While the cause of autism remains unknown, the high concordance between monozygotic twins supports a strong genetic component. The importance of genetic factors in autism encourages the development of mutant mouse models, to advance our understanding of biological mechanisms underlying autistic behaviors. Mouse models of human neuropsychiatric diseases are designed to optimize (i) face validity (resemblance to the human symptoms) (ii) construct validity (similarity to the underlying causes of the disease) and (iii) predictive validity (expected responses to treatments that are effective in the human disease). There is a growing need for mouse behavioral tasks with all three types of validity, to define robust phenotypes in mouse models of autism. Ideal mouse models will incorporate analogies to the three diagnostic symptoms of autism: abnormal social interactions, deficits in communication and high levels of repetitive behaviors. Social approach is tested in an automated three chambered apparatus that offers the subject a choice between spending time with another mouse, with a novel object, or remaining in an empty familiar environment. Reciprocal social interaction is scored from videotapes of interactions between pairs of unfamiliar mice. Communication is evaluated by measuring emission and responses to vocalizations and olfactory cues. Repetitive behaviors are scored for measures of grooming, jumping, or stereotyped sniffing of one location or object. Insistence on sameness is modeled by scoring a change in habit, for example, reversal of the spatial location of a reinforcer in the Morris water maze or T-maze. Associated features of autism, for example, mouse phenotypes relevant to anxiety, seizures, sleep disturbances and sensory hypersensitivity, may be useful to include in a mouse model that meets some of the core diagnostic criteria. Applications of these assays include (i) behavioral phenotyping of transgenic and knockout mice with mutations in genes relevant to autism; (ii) characterization of inbred strains of mice; (iii) evaluation of environmental toxins; (iv) comparison of behavioral phenotypes with genetic factors, such as unusual expression patterns of genes or unusual single nucleotide polymorphisms; and (v) evaluation of proposed therapeutics for the treatment of autism.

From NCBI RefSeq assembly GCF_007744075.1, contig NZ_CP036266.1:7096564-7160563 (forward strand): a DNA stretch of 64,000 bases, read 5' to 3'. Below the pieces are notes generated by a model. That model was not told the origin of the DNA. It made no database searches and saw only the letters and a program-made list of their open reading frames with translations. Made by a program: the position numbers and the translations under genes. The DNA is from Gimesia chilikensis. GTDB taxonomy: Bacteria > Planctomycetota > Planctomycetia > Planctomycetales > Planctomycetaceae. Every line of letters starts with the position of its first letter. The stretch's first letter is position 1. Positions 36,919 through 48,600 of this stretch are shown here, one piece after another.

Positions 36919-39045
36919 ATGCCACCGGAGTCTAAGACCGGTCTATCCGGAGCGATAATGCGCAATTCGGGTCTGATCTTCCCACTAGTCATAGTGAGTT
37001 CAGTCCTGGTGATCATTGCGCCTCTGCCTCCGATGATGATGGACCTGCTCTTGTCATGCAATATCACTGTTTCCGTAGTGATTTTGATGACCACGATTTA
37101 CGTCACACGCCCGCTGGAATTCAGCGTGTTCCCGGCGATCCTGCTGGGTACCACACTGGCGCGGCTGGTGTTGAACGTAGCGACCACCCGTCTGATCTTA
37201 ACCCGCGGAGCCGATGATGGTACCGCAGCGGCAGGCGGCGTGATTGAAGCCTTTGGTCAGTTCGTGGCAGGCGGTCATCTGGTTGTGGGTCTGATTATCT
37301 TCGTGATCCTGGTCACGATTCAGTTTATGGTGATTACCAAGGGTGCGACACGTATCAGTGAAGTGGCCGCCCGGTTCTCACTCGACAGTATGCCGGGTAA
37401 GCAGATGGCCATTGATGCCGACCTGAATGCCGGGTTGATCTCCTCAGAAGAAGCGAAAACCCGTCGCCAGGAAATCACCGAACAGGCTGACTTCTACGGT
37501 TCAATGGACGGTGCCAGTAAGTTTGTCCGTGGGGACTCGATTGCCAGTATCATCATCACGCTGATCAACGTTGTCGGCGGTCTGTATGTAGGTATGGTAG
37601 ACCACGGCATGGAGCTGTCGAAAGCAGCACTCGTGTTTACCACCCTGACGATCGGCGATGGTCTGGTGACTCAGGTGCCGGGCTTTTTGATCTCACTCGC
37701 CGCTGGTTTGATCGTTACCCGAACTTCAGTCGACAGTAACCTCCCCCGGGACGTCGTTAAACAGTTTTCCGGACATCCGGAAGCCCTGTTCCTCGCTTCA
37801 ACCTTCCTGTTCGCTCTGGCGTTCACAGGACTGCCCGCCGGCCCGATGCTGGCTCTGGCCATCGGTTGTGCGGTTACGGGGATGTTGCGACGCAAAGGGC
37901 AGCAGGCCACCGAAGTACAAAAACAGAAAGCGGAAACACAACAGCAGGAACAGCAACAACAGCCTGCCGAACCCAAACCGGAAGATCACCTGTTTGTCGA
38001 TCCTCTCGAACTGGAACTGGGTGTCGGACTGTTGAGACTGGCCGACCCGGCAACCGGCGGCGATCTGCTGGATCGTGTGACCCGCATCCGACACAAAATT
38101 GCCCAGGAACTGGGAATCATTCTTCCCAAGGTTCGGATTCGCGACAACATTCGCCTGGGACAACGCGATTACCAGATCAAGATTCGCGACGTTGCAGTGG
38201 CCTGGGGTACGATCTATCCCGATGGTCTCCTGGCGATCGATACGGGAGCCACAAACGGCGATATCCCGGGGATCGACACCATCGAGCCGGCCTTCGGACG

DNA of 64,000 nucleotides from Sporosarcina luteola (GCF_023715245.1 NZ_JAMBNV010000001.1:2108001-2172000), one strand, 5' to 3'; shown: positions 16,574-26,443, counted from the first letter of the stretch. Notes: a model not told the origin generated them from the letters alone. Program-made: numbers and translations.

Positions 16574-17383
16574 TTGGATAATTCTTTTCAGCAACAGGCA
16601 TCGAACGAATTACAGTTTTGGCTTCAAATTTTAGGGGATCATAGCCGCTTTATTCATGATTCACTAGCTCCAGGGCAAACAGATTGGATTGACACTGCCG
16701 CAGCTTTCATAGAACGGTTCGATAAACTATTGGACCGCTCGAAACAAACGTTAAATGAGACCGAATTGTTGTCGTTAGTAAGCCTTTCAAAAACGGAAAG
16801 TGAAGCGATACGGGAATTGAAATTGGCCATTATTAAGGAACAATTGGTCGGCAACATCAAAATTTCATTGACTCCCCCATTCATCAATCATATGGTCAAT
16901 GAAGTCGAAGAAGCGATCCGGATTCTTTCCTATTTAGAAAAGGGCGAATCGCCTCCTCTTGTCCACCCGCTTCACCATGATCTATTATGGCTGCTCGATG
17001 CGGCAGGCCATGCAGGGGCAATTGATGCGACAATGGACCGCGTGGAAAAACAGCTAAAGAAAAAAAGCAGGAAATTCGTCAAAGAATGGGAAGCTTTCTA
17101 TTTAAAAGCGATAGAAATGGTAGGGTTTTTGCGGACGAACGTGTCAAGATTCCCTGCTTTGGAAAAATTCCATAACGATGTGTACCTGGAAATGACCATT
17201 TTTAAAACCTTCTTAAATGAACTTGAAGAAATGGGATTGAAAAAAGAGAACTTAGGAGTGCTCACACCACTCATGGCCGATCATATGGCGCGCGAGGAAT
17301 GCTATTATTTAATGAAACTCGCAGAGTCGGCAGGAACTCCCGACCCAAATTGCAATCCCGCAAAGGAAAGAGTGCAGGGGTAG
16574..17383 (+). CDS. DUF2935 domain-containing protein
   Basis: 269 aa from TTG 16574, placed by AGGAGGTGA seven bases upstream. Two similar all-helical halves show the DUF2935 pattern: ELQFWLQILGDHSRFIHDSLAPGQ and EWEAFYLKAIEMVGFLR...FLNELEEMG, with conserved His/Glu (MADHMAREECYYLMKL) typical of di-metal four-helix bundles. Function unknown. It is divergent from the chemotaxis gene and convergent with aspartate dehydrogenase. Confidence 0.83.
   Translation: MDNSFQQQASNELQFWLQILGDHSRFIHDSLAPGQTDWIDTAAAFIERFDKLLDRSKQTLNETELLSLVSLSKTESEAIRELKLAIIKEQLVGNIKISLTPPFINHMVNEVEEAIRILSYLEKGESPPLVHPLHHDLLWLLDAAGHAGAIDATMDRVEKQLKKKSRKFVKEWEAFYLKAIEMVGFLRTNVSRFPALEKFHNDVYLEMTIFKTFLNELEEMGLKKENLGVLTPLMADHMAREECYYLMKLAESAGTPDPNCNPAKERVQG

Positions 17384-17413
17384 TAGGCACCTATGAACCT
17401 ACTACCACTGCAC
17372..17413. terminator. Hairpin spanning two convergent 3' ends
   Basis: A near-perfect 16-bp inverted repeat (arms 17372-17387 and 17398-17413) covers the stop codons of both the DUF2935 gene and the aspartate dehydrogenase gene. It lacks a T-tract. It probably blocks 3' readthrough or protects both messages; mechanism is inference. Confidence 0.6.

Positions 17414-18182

ASJC Scopus subject areas
- Pathology and Forensic Medicine